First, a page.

Russia’s new Mi-38 military chopper has been 4 decades in the making

Vitaly V. Kuzmin
It’s semi-automated and costs less than its foreign competitors.

In early November the Vertolety Rossii (Russian Helicopters) company flew the paratrooper version of the new Mi-38 multi-purpose helicopter for the first time. After undergoing testing, the chopper entered series production in 2018 and is gearing up to enter the civilian and army aviation markets.

The Mi-38 is a replacement for the Mi-8, the Soviet multi-purpose helicopter that became a worldwide bestseller, and will compete with its mighty European and American counterparts.

As far back as the 1980s, Russian helicopter designers were already thinking about replacing the country’s most mass-produced chopper. However, perestroika (Gorbachev’s reforms), the collapse of the Soviet Union, and the subsequent economic crisis in the country delayed the helicopter's upgrade. So, the Mi-38 has  been a long time coming.

What sets the new Mi-38 apart?

According to its designers, it’s the most automated (although not quite fully automated, yet) flying system in the world and is capable of carrying about five tonnes of cargo over a distance of 1,300 km. Its onboard systems enable it to fly in autopilot mode, including taking off, landing, and hovering at a set altitude.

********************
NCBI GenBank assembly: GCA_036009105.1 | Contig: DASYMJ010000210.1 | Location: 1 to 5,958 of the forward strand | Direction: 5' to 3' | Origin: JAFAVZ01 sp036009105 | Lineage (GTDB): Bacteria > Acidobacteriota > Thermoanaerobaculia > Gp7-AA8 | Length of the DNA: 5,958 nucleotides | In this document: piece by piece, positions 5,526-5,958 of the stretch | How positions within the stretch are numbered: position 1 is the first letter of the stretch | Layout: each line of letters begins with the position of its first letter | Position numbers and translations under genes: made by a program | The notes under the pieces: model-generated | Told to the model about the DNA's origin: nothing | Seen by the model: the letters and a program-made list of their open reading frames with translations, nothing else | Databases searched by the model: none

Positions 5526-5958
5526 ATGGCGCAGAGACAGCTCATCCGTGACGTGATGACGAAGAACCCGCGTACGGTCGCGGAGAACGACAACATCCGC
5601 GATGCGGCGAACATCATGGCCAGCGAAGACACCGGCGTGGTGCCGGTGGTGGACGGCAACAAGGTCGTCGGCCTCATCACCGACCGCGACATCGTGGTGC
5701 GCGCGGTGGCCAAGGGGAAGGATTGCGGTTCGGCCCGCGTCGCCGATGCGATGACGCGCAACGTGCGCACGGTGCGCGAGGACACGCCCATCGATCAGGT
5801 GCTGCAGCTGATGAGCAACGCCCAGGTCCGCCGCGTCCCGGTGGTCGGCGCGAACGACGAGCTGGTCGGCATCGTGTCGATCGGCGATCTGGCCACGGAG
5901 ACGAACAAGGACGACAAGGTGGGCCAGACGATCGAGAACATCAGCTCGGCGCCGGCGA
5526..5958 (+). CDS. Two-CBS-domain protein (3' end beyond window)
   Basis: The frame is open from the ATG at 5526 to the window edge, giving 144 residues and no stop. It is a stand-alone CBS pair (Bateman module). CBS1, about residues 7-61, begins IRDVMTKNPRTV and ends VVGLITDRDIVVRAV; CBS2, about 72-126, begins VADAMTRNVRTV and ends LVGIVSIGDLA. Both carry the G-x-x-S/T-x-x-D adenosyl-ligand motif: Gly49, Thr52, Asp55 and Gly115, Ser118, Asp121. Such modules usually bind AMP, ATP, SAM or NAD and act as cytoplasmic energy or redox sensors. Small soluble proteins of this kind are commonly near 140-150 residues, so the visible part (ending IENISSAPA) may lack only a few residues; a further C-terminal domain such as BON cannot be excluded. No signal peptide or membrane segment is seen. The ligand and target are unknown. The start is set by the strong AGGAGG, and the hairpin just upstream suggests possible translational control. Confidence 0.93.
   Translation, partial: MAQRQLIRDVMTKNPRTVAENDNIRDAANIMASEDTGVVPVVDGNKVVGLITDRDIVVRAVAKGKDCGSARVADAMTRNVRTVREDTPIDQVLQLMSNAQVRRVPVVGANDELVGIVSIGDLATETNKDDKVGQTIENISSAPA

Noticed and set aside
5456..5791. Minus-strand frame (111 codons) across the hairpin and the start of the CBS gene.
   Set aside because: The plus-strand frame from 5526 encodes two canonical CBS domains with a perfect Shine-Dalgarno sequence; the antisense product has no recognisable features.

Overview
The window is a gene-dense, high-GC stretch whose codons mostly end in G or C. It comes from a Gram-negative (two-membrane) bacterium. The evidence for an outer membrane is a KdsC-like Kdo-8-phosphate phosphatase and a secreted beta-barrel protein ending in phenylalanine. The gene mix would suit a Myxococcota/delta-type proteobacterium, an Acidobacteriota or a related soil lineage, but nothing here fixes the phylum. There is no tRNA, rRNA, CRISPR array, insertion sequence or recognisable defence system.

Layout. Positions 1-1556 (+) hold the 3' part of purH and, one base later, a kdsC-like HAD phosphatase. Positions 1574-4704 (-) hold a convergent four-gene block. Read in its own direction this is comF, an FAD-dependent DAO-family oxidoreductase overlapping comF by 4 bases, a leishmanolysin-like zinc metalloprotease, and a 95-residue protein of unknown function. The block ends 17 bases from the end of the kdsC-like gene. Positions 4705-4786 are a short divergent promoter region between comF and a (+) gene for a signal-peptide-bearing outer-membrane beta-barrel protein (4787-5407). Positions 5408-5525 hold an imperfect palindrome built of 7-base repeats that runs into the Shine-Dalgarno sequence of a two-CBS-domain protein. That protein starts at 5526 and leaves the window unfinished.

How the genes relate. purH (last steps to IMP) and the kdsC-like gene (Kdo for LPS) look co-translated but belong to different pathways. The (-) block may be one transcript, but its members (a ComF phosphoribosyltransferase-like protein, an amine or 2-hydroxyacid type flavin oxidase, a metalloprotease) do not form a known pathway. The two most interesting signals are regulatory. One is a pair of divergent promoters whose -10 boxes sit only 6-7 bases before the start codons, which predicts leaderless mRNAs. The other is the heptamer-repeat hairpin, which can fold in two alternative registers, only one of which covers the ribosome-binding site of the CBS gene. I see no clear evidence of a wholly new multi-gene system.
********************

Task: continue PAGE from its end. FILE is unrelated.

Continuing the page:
The Mi-38 has a crew of two. Its cockpit is incredibly comfortable and has the latest electronic systems installed.

The aircraft has been fitted with two engines each boasting up to 7,000 hp.

It has a single lifting rotor with six blades connected to a hydraulic control system. The cruciform anti-torque rotor is located in the tail of the aircraft. The blades are made from ultra strong lightweight fiberglass.

Thanks to all these features, the new Russian Mi-38 helicopter can carry up to 30 passengers. It doesn’t come cheap though: it costs around $16 million, although this being said, its European and U.S. counterparts are around $5 million more expensive, like the French AS332 Super Puma.

If using any of Russia Beyond's content, partly or in full, always provide an active hyperlink to the original material.

Read more

This website uses cookies. Click here to find out more.

Accept cookies